If you would like my Free Printable on “How to Buy a House, and not a Lemon“, you can find it here. I hope you enjoyed this post and again I would like to thank Christy from the bottom of my heart for allowing me to share this post with you, her awesome readers!

Thanks!

Melony @ sledgehammerqueen.com

 

pin this for later!ย 

this is awesome! now we can wall up that window in the kitchen without worrying about what it will look like on the outside of the house!

 

Similar Posts

24 Comments

  1. how much of a space do you leave between the particle board and the window?
    and what happens if the window gets broken for some reason? Can you just take it out and replace it from the outside? Asking because we really want to do the same thing in our living room, so we can do built-ins, and even though i don’t think anything would ever happen to cause the window to break, its a possibilty…do you have any advice for those situations? Thanks ๐Ÿ™‚

    1. I covered windows and Iโ€™m now having the glass on the outside crack so they have to be replaced. What should the contractor have done so that the outside window does not crack when the sun hits it after it has been covered on the inside.

      1. Hi Judy, I’d follow up with your contractor with any questions you may have about the windows cracking. Some contractors offer warranties, so you may want to see if you have any recourse with getting them to cover the cost of the replacement windows.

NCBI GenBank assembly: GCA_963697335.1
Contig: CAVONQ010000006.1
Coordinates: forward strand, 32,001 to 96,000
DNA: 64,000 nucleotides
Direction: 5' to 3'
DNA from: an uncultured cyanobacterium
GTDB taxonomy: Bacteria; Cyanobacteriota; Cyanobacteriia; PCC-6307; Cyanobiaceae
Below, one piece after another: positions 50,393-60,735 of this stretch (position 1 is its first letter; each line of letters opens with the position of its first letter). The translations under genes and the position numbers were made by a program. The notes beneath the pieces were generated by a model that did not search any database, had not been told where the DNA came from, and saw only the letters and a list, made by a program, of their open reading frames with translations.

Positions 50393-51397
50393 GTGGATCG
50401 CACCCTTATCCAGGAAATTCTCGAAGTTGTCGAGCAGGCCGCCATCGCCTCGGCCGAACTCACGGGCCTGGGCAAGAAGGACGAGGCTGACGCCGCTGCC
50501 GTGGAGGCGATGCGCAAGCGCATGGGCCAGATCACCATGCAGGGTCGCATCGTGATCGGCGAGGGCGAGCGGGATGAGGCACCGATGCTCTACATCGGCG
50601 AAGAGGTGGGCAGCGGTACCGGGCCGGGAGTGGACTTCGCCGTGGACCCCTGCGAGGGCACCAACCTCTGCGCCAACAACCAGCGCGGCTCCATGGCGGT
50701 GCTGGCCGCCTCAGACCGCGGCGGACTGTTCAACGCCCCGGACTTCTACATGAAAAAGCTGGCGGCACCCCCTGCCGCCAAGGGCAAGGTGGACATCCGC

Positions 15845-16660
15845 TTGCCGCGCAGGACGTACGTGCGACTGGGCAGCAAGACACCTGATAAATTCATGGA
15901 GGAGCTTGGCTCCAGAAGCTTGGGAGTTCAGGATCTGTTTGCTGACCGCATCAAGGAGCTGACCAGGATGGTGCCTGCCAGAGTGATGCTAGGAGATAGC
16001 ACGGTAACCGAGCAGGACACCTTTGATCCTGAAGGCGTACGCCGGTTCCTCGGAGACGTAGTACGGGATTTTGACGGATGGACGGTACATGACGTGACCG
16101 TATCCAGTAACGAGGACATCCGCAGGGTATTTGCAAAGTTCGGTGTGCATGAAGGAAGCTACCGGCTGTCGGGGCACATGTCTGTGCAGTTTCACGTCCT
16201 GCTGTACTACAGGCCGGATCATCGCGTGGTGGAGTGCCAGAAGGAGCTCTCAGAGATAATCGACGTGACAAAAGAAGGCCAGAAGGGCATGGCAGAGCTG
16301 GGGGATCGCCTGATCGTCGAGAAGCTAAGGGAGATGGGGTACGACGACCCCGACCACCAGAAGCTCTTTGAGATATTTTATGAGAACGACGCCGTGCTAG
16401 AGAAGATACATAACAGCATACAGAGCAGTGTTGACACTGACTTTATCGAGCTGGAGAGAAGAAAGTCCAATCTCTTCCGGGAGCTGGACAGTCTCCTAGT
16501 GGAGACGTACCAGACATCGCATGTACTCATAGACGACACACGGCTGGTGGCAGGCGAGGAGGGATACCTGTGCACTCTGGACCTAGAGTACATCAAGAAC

2. Hi there! My husband and I are about to do this same thing in our kitchen. I had come up with the idea and didn’t know if it was a real thing, so I took to the internet to do some searching of course! We just bought a tiny 975 sq. ft. beach bungalow built in 1931 right on Raritan Bay opening to the Atlantic on the coast of New Jersey. What makes it even better is that we sit on a ‘cliff’ 30 ft above sea level which means we are not even a flood risk! We absolutely love it here and the views are astonishing from practically every window and standing in any spot of our house. When we bought it, someone had already taken some big steps in renovating and modernizing the small amount of floorspace we do have. Its a 2 bedroom, 1.5 bath with both bedrooms and full bath located on the very small 2nd floor created by multiple dormers throughout the years. The main floor is about 630 sq ft and the front door opens to a spacious and wide open living room with a converted front porch room already blown wide open to the main living space. A 6 ft cased opening leads directly into a decent sized dining room with 2 huge windows and a sliding door out to the deck. Then on your left you see a big blank wall with a tiny little 30″ wide opening that leads to….a newly renovated (all new stainless appliances, white cabinets, black granite counters, subway tile), tiny galley style kitchen that is completely and heart-breakingly closed off from the rest of the house. (wah, wah…..). And yes. of course that wall’s load-bearing! But this house and its location were a dream we’ve had and we couldn’t let this one go! So we resigned ourselves to a major kitchen renovation despite the fact that our purchase price already reflected the upgrades that had been done. Ok, ok, not exactly reluctant here, more excited and pumped! lol I get to reimagine the kitchen, and the hubby installs kitchens for a living! We got this. But what we also had was evidently not so uncommon after reading your post! Our tiny, barely 100 sq ft kitchen had multiple whammys preventing a good design and layout. It has a doorway to the basement, one to the dining room, and one to the 1/2 bath. It also has the ONLY window in the house WITHOUT a water view, and instead looks directly into the kitchen of the not-so-friendly new next door neighbors house 8 feet away. Not to mention their home has a putrid peachy-beige and poop brown paint color combination on their extremely dated stucco! I immediately started cursing that window because it was the only thing in the way of my budding-chef dreams to have a gas cooktop separate from an electric wall oven… and hell, why not a built in microwave above the wall oven so that I could have one of those pretty exhaust hoods with the backsplash that goes all the way up to the ceiling behind it! (Hey, dream big. right??) So of course the “kitchen pro” argues with me that you never take a window out of a kitchen and we’re not re-siding the house so we’re not taking out the window! I of course held my ground and spouted off a bunch of counter arguments eerily similar to the words you wrote! “But once that wall comes out, we’ll have plenty of sunlight coming from the dining room windows and sliding door!” “Who cares about this window, who wants to look at the neighbor’s ugly house while doing the dishes?!” “Once that wall comes out the sink can be in the new ‘island’ and it can face into the beautiful new dining room and living room (okay fine, peninsula… We have a working chimney dead smack center of the house and it’s behind the fridge, so we can’t open it up any further, so it has to stay)…I might even be able to see some water views as I’m doing dishes with the new layout!” And then…. the light bulb moment! “Hey babe, why can’t we just paint the window black, frame, insulate, and sheetrock over it???” The stunned, blank-faced look he gave as a reply caught me off guard! The so-called “pro” had never heard this idea before! Never once in his 18 years installing kitchens had a customer ever come to them with an idea like this! And I think my counter-arguments wore him down because …now he thinks it’s a great idea! So long as its safe, and to code… Well, I say we just go for it after seeing your post! With a few tweaks of my initial idea, we can pull off exactly what you have done in your renovation. Thank you so much for this post, I can’t wait til he gets home from work so I can show this to him! ๐Ÿ™‚